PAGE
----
Israel has sent positive messages to Turkey agreeing to Turkish mediation of talks with Syria. So reports the Egyptian newspaper Al-Ahram, quoting an unnamed diplomatic source. Israeli sources, meanwhile, have denied that Turkey will return to the role of broker in talks with Syria - in keeping with recent statements made by Prime Minister Binyamin Netanyahu.
"Israel has sent positive messages according to which it agrees to return to negotiations with Syria mediated by Turkey," said the source quoted by the Egyptian newspaper over the weekend. Turkish Prime Minister Recip Tayyip Erdogan is allegedly slated to pass the messages on to the Syrians during his visit to Damascus, set for December 22.
Senior sources in Jerusalem said, however, that Turkey is not currently considered a candidate to mediate negotiations between Israel and Syria.
The Turkish prime minister has repeatedly attacked Israel over the past year for the IDF's counterterrorist operations in Gaza, and went so far as to ban the Jewish State from participating in the joint "Anatolian Eagle" joint military exercises between Turkey, Israel and the U.S.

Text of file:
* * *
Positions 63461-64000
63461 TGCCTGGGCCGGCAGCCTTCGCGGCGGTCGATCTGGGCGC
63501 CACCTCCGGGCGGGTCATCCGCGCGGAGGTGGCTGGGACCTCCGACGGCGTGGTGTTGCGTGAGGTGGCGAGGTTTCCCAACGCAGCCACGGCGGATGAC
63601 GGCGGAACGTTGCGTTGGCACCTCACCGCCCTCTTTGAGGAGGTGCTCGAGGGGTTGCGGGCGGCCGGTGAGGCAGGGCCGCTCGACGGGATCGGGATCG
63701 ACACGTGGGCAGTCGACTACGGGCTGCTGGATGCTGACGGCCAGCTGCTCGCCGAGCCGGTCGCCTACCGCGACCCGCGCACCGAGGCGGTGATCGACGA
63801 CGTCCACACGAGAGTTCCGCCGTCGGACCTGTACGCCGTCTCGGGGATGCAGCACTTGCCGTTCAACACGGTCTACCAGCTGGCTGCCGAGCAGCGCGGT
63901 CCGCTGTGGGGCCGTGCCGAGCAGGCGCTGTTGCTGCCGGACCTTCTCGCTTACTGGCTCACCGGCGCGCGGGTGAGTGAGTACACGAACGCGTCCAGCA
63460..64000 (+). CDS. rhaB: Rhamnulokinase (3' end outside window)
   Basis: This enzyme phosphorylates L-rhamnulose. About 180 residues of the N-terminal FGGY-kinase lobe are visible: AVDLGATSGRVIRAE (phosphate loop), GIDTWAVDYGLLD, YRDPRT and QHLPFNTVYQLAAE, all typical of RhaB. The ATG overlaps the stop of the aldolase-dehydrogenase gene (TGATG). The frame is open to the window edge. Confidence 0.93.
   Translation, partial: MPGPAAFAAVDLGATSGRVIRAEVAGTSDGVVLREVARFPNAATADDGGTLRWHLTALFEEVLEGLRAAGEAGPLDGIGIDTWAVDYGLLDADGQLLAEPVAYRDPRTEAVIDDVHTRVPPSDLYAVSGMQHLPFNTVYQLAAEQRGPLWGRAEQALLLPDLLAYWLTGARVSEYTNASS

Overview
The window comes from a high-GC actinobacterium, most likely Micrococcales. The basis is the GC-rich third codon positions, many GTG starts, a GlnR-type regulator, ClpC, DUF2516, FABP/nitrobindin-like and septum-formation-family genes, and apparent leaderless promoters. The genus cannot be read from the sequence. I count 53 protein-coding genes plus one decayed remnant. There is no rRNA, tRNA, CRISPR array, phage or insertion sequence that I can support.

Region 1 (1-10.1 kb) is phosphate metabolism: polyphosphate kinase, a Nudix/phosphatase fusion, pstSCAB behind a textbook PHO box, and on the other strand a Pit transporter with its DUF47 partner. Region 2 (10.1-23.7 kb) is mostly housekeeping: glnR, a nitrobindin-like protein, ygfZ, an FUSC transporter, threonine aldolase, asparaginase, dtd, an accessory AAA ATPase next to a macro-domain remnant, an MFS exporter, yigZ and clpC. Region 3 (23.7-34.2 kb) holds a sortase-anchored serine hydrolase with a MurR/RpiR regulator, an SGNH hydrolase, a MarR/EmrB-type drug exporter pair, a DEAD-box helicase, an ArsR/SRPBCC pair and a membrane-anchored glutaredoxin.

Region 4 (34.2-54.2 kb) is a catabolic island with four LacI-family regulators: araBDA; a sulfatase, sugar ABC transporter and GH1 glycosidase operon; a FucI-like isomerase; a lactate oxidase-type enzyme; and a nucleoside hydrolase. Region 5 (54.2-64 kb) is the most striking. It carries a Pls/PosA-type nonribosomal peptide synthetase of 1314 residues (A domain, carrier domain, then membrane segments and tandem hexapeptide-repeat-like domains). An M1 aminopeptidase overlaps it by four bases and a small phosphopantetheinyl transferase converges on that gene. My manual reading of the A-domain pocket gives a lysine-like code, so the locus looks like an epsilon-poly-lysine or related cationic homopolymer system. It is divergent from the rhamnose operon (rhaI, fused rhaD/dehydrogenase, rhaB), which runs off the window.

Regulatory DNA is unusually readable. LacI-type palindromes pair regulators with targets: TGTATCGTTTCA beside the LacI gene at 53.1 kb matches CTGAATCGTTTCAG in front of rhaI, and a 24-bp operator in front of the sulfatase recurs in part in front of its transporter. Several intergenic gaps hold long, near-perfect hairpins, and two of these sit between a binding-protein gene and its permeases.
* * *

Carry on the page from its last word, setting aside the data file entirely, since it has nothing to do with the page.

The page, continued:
France Gets Involved
France, meanwhile, has begun to take an active role in the matter, and it is possible that the United States may request a role in the talks as well, Voice of Israel government radio reported.
Prime Minister Netanyahu has expressed the government's willingness in recent days for Israel to enter negotiations with Syria without preconditions. However, Netanyahu has made it equally clear that Turkey is not being considered as a potential partner to the talks at this time.
"Direct talks are preferable, and if there is a mediator, it should be one who is fair," Netanyahu said. "The Turkish prime minister has not proven himself to be an objective, appropriate mediator. If France would like to mediate, we are willing."